Listing 3. Download and extract the OLPC image
$ wget
$ bunzip2 olpc-redhat-stream-development-devel_ext3.img.bz2

Start the XO-1 laptop

With the OLPC image downloaded and extracted, it's time for a test run. Start QEMU with two options that specify the amount of memory to make available (256MB) and the hard disk to use for the emulation (the image you downloaded above):

$ qemu -m 256 -hda olpc-redhat-stream-development-devel_ext3.img

You should then see the standard Linux boot from GNU GRUB (GRand Unified Boot loader). At the end is the startup window, which requests that you provide a user name (see Figure 2). After you provide a name, you can optionally change the color scheme. In the end, you'll end up with the home screen for the XO-1 laptop, which you explore in the next section.

Figure 2. First-time login for the XO-1 laptop
First-Time Login for the XO-1.
First-Time Login for the XO-1.

If you'd like to leave QEMU and return the mouse context to your host operating system, press Ctrl-Alt. To return to the XO-1, click within the Sugar frame, and the mouse context returns to QEMU.

Navigating Sugar

Now that you're logged in and ready to start, explore the OLPC Sugar UI.

Home mode and the frame

The main window in Sugar is called Home mode (see Figure 3). This window is basically the desktop and tells you about your environment, activities, and so on. In the center of the window is the XO icon, which represents you and your laptop. If other users were visible to you wirelessly, you would see them, as well. To shut down the laptop, place the mouse cursor over the X icon, then click the shutdown option.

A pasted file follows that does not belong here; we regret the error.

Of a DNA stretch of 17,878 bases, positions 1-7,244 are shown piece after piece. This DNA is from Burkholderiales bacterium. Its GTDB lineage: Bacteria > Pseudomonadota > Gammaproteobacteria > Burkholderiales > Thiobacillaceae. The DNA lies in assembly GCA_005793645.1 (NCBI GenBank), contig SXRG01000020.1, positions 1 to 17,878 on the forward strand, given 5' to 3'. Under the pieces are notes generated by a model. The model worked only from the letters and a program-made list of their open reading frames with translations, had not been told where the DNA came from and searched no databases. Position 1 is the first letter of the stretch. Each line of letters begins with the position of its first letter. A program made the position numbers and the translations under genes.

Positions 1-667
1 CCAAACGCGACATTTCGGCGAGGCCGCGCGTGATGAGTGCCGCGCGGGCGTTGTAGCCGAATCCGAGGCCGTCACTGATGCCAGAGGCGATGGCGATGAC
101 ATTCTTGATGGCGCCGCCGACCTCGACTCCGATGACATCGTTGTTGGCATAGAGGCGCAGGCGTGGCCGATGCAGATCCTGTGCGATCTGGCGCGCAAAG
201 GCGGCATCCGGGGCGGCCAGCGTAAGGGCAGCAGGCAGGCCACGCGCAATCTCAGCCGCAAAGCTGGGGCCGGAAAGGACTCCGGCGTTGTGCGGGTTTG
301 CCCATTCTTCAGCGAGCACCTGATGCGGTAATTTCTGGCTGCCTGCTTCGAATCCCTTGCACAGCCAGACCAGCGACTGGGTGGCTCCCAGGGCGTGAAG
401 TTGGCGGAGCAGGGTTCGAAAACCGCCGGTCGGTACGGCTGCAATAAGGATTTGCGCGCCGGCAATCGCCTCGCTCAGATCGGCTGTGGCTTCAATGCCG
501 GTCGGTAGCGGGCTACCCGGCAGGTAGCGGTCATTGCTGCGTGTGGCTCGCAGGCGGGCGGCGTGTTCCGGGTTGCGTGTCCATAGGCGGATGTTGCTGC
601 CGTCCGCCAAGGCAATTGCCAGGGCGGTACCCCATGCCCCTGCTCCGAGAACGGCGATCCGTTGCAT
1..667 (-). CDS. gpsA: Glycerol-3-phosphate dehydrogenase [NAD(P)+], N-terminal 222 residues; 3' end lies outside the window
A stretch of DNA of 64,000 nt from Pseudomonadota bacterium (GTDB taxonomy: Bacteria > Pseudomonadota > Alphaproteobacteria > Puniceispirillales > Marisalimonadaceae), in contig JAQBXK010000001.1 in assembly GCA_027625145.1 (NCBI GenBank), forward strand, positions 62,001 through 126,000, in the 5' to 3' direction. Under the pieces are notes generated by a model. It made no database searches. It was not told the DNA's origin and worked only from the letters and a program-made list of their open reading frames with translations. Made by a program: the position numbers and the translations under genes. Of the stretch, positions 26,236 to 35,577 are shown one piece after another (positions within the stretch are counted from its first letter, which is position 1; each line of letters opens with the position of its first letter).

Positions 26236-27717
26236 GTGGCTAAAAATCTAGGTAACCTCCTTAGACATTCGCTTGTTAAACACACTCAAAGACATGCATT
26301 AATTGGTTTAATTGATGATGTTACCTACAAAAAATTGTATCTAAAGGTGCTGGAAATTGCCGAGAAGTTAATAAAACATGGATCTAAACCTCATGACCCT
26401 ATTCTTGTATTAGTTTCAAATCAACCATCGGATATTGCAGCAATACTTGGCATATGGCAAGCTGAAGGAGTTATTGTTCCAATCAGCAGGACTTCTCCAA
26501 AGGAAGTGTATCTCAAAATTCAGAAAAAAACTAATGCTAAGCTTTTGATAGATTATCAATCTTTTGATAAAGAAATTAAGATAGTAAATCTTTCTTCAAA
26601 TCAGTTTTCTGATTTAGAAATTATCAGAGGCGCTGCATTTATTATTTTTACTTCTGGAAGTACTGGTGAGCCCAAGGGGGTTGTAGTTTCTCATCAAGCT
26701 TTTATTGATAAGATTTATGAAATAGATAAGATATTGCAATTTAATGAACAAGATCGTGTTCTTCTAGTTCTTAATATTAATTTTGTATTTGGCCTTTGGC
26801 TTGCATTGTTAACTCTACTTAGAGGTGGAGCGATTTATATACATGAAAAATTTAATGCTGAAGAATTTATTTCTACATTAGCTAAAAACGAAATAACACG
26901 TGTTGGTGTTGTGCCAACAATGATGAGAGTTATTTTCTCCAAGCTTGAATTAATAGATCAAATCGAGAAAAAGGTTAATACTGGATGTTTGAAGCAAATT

Figure 3. Home mode for the XO-1 laptop
Home mode for the XO-1 laptop
Home mode for the XO-1 laptop

The ring around your laptop shows you the activities that are currently running. You can click any icon here to return to a running activity. To return to Home mode, move the mouse to a corner of the window. Doing so returns the frame to view. Notice the four circle "zoom" icons at the top left of the frame: The last represents the most recently accessed activities. Clicking this icon takes you back to that activity (which occupies the entire window). The second-to-last icon (the icon with a single dot in the center) represents the Home window. Clicking this icon takes you back to Home mode. The next icon (the icon with three dots) shows you the groups, which are local friends and the activities that they're running. Finally, the first icon (the icon with many dots) represents the entire neighborhood. This icon shows all users and the activities they're sharing.

Start an activity

At the bottom of the frame is the collection of activities that you can run. An activity is an application; as you saw in Figure 3, the XO-1 laptop supports several activities. Sugar comes equipped with a Web browser, a calculator, a paint program, a news reader, and other programs that you can share with other users to collaborate on projects. To start an activity, click that activity's icon in the lower part of the frame. In Figure 4, I've started the Write activity and added some text.

Figure 4. A running activity in Sugar
A running activity on Sugar
A running activity on Sugar

Control keys

Using the mouse to navigate is simple enough, but Sugar allows control keys for faster transitions between applications and modes. Table 1 lists several important control sequences that you can use to easily switch between modes.